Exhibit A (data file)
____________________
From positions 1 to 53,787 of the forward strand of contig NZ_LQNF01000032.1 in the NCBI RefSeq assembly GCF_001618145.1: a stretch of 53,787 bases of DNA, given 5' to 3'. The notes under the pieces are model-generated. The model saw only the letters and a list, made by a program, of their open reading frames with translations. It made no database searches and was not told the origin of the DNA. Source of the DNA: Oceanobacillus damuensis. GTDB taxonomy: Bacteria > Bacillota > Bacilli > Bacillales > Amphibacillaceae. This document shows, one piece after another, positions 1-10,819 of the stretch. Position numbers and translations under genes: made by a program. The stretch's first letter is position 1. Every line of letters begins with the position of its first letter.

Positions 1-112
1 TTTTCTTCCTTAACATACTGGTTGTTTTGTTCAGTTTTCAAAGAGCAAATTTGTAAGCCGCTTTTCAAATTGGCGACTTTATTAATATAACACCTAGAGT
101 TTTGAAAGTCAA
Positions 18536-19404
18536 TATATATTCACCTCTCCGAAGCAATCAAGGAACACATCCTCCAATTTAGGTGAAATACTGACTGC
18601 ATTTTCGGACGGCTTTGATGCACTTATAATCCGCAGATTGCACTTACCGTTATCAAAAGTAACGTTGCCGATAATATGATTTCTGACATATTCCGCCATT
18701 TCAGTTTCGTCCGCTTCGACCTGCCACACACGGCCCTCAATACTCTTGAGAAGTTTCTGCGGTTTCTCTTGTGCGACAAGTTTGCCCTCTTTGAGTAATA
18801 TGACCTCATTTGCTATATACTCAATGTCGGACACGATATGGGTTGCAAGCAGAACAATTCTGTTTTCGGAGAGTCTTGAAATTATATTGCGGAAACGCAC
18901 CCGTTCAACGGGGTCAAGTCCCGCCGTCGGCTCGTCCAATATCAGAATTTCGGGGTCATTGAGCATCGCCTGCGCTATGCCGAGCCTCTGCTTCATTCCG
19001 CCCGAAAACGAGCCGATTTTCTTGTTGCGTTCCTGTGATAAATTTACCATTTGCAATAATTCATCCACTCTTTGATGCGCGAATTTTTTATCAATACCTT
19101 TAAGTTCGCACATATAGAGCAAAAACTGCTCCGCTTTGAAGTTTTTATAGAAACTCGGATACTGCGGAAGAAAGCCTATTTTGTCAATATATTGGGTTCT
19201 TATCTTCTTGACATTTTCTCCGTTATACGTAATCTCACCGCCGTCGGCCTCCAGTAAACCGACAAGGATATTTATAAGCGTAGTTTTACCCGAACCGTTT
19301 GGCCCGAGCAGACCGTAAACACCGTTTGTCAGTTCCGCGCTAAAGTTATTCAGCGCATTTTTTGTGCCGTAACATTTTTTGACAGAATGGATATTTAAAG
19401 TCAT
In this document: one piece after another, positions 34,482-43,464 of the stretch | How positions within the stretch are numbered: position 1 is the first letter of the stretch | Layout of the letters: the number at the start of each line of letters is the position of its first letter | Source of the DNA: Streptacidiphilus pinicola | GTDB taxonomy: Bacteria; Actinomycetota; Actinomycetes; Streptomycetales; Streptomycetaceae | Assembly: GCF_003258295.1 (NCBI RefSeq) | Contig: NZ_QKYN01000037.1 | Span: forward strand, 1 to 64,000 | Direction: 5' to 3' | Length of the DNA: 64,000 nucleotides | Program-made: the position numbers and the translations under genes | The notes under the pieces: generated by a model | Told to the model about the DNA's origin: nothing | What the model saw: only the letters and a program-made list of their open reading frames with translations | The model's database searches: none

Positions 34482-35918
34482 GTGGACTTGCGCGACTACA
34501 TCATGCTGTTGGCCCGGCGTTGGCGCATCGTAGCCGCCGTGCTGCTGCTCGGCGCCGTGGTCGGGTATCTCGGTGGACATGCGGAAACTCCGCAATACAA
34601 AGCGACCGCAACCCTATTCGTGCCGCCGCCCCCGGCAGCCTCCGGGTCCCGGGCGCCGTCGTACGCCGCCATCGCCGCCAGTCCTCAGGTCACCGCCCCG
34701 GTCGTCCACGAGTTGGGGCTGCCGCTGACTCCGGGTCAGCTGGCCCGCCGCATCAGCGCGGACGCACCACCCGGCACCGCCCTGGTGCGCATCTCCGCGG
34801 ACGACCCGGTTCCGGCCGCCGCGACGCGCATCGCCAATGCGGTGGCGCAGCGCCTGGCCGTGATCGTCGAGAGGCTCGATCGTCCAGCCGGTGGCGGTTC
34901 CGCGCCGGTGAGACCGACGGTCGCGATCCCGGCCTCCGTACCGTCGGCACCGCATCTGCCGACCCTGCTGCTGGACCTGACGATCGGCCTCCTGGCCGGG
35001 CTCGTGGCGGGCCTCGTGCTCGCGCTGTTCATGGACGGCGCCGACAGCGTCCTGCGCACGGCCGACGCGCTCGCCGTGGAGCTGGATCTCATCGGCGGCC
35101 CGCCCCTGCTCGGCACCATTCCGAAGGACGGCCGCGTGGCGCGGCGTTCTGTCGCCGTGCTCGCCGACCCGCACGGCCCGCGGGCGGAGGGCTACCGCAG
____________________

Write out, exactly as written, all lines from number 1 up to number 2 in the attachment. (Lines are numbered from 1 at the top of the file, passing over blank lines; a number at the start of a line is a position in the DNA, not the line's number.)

From positions 1 to 53,787 of the forward strand of contig NZ_LQNF01000032.1 in the NCBI RefSeq assembly GCF_001618145.1: a stretch of 53,787 bases of DNA, given 5' to 3'. The notes under the pieces are model-generated. The model saw only the letters and a list, made by a program, of their open reading frames with translations. It made no database searches and was not told the origin of the DNA. Source of the DNA: Oceanobacillus damuensis. GTDB taxonomy: Bacteria > Bacillota > Bacilli > Bacillales > Amphibacillaceae. This document shows, one piece after another, positions 1-10,819 of the stretch. Position numbers and translations under genes: made by a program. The stretch's first letter is position 1. Every line of letters begins with the position of its first letter.

Positions 1-112